What happens to my employees when I sell my business?


What happens to employees and your obligations to those employees on the transfer of business depends on whether the employee is taken on by the new owner and whether the sale of business constitutes a ‘transfer of business’ for the purposes of the Fair Work Act 2009 (Cth) (‘the Act’).

  1. What is a transfer of business?
    A “transfer of business” takes place under the Act if the following requirements are satisfied:
    (1) You terminated the employment of an employee;
    (2) within three months of termination, the employee becomes employed by the new owner;
    (3) the work (‘transferring work’) the employee performs for the new owner is the same or substantially the same as the work they performed for you; and
    (4) at least one of the following connections exists between you and the new owner:
    (a) an arrangement the new owner owns or has use of some or all your assets that relate to the transferring work;
    (b) the work the employee does is outsourced by you to the new owner;
    (c) the work previously outsourced is insourced; or
    (d) they are associated entities (such as a Parent and Subsidiary) .
    Therefore, there is no transfer of business for the purposes of the Act unless at least one employee moves to the new owner and they do transferring work

  1. What happens to employees on a ‘transfer of business’?

2.1. Share Sale Agreement?
In a share sale agreement where the change is to the shareholders and directors of your company, the employees are not terminated, and no assets are transferred therefore does not fall under the ‘transfer of business’ provisions of the Act.

Employees will not need to negotiate a new employment agreement and will keep their existing entitlements including annual and long serve leave, rates of pay and conditions.

2.2 Asset Sale Agreement?
Where the new owner buys the business from your operating entity as an asset sale and falls under the ‘transfer of business’ for the Act, treatment of employees is more complicated.

2.2.1 Transferable Instrument
A transferable instrument is an award, enterprise bargaining agreement or workplace determination .

Where an employee is being transferred to the new owner under a transferable instrument applied, that instrument will continue to apply to their employment with the new owner .

The transferring employees (and new employees under the new owner) will fall under this transferable instrument until terminated, or a new transferable instrument commences .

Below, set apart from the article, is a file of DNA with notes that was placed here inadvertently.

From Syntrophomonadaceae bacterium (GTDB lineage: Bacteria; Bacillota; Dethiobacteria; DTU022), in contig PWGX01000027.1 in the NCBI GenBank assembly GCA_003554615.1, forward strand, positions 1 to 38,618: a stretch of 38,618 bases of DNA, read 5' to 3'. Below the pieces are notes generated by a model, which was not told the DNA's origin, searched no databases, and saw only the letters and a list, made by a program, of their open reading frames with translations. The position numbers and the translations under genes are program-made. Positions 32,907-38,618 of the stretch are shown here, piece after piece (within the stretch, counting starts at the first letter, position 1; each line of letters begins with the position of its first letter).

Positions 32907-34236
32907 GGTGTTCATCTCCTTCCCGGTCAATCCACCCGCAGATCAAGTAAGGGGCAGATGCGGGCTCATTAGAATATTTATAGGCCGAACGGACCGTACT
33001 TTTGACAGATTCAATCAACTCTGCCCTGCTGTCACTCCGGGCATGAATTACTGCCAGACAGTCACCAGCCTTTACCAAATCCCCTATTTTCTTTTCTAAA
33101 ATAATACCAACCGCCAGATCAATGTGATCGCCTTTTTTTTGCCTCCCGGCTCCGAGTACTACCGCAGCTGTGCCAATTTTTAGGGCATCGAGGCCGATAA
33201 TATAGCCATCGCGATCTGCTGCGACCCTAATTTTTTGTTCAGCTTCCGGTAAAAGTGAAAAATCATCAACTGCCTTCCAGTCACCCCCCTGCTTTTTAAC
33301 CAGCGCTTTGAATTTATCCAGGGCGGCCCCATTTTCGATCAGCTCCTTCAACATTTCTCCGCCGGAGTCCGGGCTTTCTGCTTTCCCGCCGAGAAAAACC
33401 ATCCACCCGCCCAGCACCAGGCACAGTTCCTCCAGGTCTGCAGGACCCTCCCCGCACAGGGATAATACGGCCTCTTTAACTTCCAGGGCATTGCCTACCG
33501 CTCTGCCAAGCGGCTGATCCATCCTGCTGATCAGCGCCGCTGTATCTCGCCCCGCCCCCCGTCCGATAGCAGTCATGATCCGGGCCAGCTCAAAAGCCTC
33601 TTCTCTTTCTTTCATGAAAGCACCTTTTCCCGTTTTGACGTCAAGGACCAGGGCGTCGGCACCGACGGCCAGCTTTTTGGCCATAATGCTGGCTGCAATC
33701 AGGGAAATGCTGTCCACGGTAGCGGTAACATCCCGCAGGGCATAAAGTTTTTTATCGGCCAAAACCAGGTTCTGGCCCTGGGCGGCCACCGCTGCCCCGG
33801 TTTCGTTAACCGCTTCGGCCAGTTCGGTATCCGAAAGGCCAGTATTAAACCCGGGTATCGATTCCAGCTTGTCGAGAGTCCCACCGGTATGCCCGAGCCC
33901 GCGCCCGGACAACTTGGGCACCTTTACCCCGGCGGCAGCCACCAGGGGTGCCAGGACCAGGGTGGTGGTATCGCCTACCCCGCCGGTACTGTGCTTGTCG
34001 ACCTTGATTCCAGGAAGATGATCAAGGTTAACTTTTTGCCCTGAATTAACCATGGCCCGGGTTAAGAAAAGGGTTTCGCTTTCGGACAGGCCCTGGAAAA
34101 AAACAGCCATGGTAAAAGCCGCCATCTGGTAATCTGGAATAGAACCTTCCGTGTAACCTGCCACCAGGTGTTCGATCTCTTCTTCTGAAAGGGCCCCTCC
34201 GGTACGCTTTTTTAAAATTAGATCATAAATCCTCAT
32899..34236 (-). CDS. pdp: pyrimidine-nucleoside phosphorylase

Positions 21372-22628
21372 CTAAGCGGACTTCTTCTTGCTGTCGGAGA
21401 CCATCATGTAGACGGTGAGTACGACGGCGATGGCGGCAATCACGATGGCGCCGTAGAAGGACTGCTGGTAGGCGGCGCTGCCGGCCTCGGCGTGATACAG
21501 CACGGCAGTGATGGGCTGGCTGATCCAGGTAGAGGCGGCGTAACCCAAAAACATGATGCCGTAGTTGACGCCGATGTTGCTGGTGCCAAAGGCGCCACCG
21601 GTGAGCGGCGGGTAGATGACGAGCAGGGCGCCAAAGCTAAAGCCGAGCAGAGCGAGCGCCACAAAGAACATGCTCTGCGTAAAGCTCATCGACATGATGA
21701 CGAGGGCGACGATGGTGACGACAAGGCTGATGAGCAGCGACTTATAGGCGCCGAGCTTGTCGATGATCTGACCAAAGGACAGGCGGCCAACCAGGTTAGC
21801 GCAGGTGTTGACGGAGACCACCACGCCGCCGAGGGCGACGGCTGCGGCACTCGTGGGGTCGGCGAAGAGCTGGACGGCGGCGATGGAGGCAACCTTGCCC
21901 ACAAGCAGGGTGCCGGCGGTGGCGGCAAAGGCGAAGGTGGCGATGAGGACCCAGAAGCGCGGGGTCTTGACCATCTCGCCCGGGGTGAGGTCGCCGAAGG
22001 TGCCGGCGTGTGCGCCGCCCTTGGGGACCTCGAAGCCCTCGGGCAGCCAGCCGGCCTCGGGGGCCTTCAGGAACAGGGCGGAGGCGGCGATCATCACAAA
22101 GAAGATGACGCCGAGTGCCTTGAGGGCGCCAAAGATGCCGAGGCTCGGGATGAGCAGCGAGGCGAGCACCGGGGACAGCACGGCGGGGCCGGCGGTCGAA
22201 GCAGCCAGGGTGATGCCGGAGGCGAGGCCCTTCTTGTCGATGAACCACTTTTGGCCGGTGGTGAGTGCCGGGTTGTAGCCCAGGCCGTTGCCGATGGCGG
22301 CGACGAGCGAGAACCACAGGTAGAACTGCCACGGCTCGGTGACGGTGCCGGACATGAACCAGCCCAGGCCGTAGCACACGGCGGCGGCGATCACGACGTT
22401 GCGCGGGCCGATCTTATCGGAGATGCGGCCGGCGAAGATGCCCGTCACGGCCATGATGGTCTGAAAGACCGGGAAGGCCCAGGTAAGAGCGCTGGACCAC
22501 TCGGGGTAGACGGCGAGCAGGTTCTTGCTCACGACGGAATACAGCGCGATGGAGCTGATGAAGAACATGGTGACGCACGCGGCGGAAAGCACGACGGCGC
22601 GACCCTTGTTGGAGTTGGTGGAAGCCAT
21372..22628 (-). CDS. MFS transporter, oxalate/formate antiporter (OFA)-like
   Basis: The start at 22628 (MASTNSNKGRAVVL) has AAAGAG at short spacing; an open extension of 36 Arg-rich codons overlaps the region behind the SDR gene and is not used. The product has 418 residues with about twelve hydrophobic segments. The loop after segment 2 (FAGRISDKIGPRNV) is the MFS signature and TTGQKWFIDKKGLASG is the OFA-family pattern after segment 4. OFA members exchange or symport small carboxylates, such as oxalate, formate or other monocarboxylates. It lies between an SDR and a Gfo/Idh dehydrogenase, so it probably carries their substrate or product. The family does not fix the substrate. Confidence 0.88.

2.2.2 Annual Leave, Notice of Termination and Redundancy
Except where associated entities, the new owner does not need to recognise the employee’s prior service. Unless otherwise agreed upon in the sale of business contract, you need to pay out these liabilities for transferring employees and for non-transferring employees in accordance with the employee’s respective agreement .

2.2.3 Notice of termination
Regardless of the employee transferring or not to the new owner, the sale of business ends an employee’s position with you. Therefore, you will need to give notice of termination or provide payment instead of notice. If the notice period ends after the transfer of business date, you will still need to pay the rest of the notice period .

2.2.4 Long Service, Sick, Carer’s and Parental Leave
If the employee continues with the new owner, these leaves are automatically transferred to the new owner which cannot be opted out by the sale of business contract.

If the employee does not continue with the new owner, you are obliged to pay these leaves in accordance with the employee’s respective agreement .

2.2.5 Superannuation
Regardless of the employee transferring or not to the new owner, superannuation obligations outstanding at the date of the sale of business cannot be transferred to the new owner and remain with you to pay in accordance with the employee’s respective agreement.

2.2.6 Employees records
You must provide the new owner (upon their request) with all transferring employees records current to the date of transfer. You must also maintain employee records for a period of seven years .

2.2.7 Probation Period
Provided the new owner gave written notice to the transferring employee in advance they do not need to recognise previous employment period towards probation period. An employee must serve this new probation period to be eligible to make an unfair dismissal claim .

Please contact Elamine Lawyers if you require further details or want to discuss your circumstances.

2.2.1 Transferable Instruments
A transferable instrument includes an Award, Enterprise Bargaining Agreement (“EBA”) and Workplace Determination

These ‘transferrable agreements’ will

2.2.2

Firstly, regardless of below, you will be required to give

The new owner does not have an obligation under the Act to recognise entitlements such as redundancy, annual and long service leave, unfair dismissal and notice of termination . Where an employee is not taken on by the new owner or the new owner and employee have entered into a new employment agreement , unless you negotiate otherwise in the sale of business agreement, you are obligated to pay the affected employee their accrued entitlements in accordance with the Act and your respective agreement with the employee.

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